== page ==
major challenges with high wind penetration degree
Major Challenges with High Wind Penetration Degree
  • The sites in Brazil with highest winds are located in the Northeast and Southern of Brazil. These regions are characterized by low short circuit ratio (SCR) and low inertia, often requiring network reinforcements for the correct performance of wind generators.
  • This also provokes different power flow patterns in the presence of high wind generation penetration degree - transmission systems must be adapted to this new paradigm.
  • Wind generators must be capable to participate in voltage control in weak networks efficiently, even when producing little or no active power at all.
  • The network must be prepared to handle a higher amount of generation loss, for example, when the wind in a given area reduces very fast.
  • Normally wind generation does not contribute to the inertia of the system.
slide22
Ongoing Improvements Necessary to Connect Wind Farms to Grids with High Wind Generation Penetration Degree
ongoing improvements for high wind penetration degree
Ongoing Improvements for High Wind Penetration Degree
  • Set Strategies for Power Reserves
  • With the increase of wind generation penetration degree, a strategy must be set, to create a power reserve in the case, for example, if the wind reduces in a fast way.
  • Scheduling and real time actions to maintain and restore system reserves.
  • Improved Wind Forecast
    • The improved wind forecast will allow a more precise Power Reserve calculation, reducing operation costs.
ongoing improvements for high wind penetration degree1
Ongoing Improvements for High Wind Penetration Degree
  • Improved Supervision of Wind Farms
  • Set supervision requirements to monitor wind geration production.
  • Need to set dispatch centers to concentrate operation communication among Power System Operator and wind plants groups.
  • Harmonic Distortion and Voltage Fluctuation
    • Implement electric energy quality indicators, mainly the ones for harmonic distortions and voltage fluctuation.
ongoing improvements for high wind penetration degree2
Ongoing Improvements for High Wind Penetration Degree
  • Install Wind Generators Improved Dynamic Performance
    • The technology utilized in wind generation is in fast evolution. This favors the secure increase of wind generation penetration degree in power systems.
    • The grid codes must also evolve to take advantage of this fast technology development, in order to ensure the dynamic performance needed to the increasing penetration of wind generation.
    • The technologies currently used in modern wind turbines are the Doubly Fed Induction Generator (DFIG) and Full-Converter.
grid codes technical requirements improvements
Grid Codes Technical Requirements Improvements
  • Off-nominal Frequency Operation
    • The wind generators must be capable to stay connected to the grid during system under/overfrequency disturbances. This requirement is specially important in underfrequency contingencies, when the outages of wind generators can compromise the correct operation of the load shedding scheme.
grid codes technical requirements improvements1
Grid Codes Technical Requirements Improvements
  • Reactive Power Control of Wind Farms
  • Regarding this technical requirement the DFIG and Full-Converters wind generator technology provides a much higher reactive power generation / absorption capacity than the specified by the Brazilian Grid Code.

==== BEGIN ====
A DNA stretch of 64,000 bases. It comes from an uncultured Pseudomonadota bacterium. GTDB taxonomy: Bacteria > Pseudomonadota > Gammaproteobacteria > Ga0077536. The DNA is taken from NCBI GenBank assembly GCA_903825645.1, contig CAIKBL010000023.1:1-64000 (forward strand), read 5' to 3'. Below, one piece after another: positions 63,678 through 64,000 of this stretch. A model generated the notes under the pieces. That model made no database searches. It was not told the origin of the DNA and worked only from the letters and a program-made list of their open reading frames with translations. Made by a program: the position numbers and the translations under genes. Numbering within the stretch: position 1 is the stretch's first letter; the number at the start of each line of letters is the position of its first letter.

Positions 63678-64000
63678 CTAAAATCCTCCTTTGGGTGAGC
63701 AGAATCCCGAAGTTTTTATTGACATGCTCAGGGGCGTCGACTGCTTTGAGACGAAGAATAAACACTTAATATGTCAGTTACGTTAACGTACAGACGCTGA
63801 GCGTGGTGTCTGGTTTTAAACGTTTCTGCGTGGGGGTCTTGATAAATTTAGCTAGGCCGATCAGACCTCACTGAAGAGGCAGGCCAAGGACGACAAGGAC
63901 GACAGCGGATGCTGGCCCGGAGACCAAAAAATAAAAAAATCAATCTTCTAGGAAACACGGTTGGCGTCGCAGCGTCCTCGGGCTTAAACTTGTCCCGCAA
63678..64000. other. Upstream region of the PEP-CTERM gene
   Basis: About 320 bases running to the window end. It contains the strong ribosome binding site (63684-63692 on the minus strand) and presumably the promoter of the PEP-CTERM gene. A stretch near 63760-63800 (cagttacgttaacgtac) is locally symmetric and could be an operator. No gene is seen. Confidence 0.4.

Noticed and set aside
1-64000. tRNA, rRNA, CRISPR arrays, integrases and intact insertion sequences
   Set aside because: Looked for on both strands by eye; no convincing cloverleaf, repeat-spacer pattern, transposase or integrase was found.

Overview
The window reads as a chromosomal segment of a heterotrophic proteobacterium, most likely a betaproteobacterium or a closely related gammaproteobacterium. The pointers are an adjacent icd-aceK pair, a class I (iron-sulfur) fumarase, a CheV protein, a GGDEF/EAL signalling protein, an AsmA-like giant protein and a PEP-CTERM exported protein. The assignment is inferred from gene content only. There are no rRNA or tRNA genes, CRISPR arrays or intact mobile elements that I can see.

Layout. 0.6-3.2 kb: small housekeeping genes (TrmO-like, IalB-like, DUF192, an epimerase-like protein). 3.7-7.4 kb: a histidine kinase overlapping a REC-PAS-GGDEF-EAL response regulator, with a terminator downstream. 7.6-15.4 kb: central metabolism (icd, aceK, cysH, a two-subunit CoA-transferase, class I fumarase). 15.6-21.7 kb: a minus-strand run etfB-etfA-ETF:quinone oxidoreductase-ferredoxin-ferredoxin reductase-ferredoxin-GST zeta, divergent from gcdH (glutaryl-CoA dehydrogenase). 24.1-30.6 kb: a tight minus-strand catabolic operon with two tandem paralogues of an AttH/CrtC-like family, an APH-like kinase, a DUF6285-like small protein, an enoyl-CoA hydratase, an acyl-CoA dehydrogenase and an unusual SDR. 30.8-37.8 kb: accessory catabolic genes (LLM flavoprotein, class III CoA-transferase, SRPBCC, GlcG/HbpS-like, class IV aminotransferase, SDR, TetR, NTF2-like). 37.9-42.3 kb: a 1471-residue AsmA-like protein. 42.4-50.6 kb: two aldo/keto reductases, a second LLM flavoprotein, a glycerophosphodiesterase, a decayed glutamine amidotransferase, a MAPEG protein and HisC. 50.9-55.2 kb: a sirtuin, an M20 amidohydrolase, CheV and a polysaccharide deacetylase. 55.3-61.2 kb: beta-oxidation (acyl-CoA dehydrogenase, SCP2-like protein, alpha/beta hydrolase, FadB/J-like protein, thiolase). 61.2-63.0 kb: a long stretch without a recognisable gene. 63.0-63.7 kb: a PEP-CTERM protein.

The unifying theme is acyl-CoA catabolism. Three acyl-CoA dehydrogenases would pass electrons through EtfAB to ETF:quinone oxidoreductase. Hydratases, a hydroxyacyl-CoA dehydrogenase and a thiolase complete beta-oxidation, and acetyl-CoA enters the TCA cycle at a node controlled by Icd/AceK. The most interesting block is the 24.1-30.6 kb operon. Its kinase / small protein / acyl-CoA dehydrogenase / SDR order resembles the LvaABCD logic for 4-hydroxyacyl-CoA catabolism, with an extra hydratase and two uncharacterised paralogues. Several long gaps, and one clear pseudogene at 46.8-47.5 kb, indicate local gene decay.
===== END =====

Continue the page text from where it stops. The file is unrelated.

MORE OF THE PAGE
• The extended range that these two technologies allow, can improve voltage control of the system as a whole, enabling a higher penetration degree of wind generation.
grid codes technical requirements improvements2
Grid Codes Technical Requirements Improvements
  • Synthetic Inertia
  • Asynchronous machines, such as variable speed wind generators, do not contribute to the inertia of the system (the rotating masses are not electrically connected to the system).
  • This feature is currently under development by many wind generators manufacturers.
  • Particularly in the Northeast sub-system, where it is expected a high penetration degree of wind power in a region with low inertia, this feature may contribute to the security of the system, possibly improving the operation of load shedding scheme.
conclusions1
Conclusions
  • The connection of the large amount of wind generation in the BIPS predicted for this decade in a secure way is possible, since actions are taken from now on by all involved in the process.
  • A detailed review of the Brazilian Grid Code is being carried on in Brazilian System Operator - ONS, to include new technical requirements that the new wind generation technologies allow. The work is being carried by GT Eolica Task Force.
  • The control technologies available in DFIG and Full-Converter wind generators must be explored to its maximum to allow the safe operation of the system with high wind generation penetration degree.
  • The Brazilian Grid Code, as well as the technical requirements for next auctions, must reflect, and take into account, the performance improvement for the network that can be achieved with the use of the new wind generator technologies.
conclusions2
Conclusions
  • A careful network expansion planning must be done in a way to allow the safe connection of wind farms in areas of the system with low SCR and inertia. The most appropriate equipment to improve the performance of a system with these characteristics is the synchronous condenser.
  • The improvement in the wind forecast models is mandatory to become wind generation more predictable, and thus become the Power Reserve calculation more precise. This will impact directly in the reduction of operation costs.
  • Improvement in the centralized control wind generators in the wind farms to become the operation of the wind farms from the Control Center more friendly.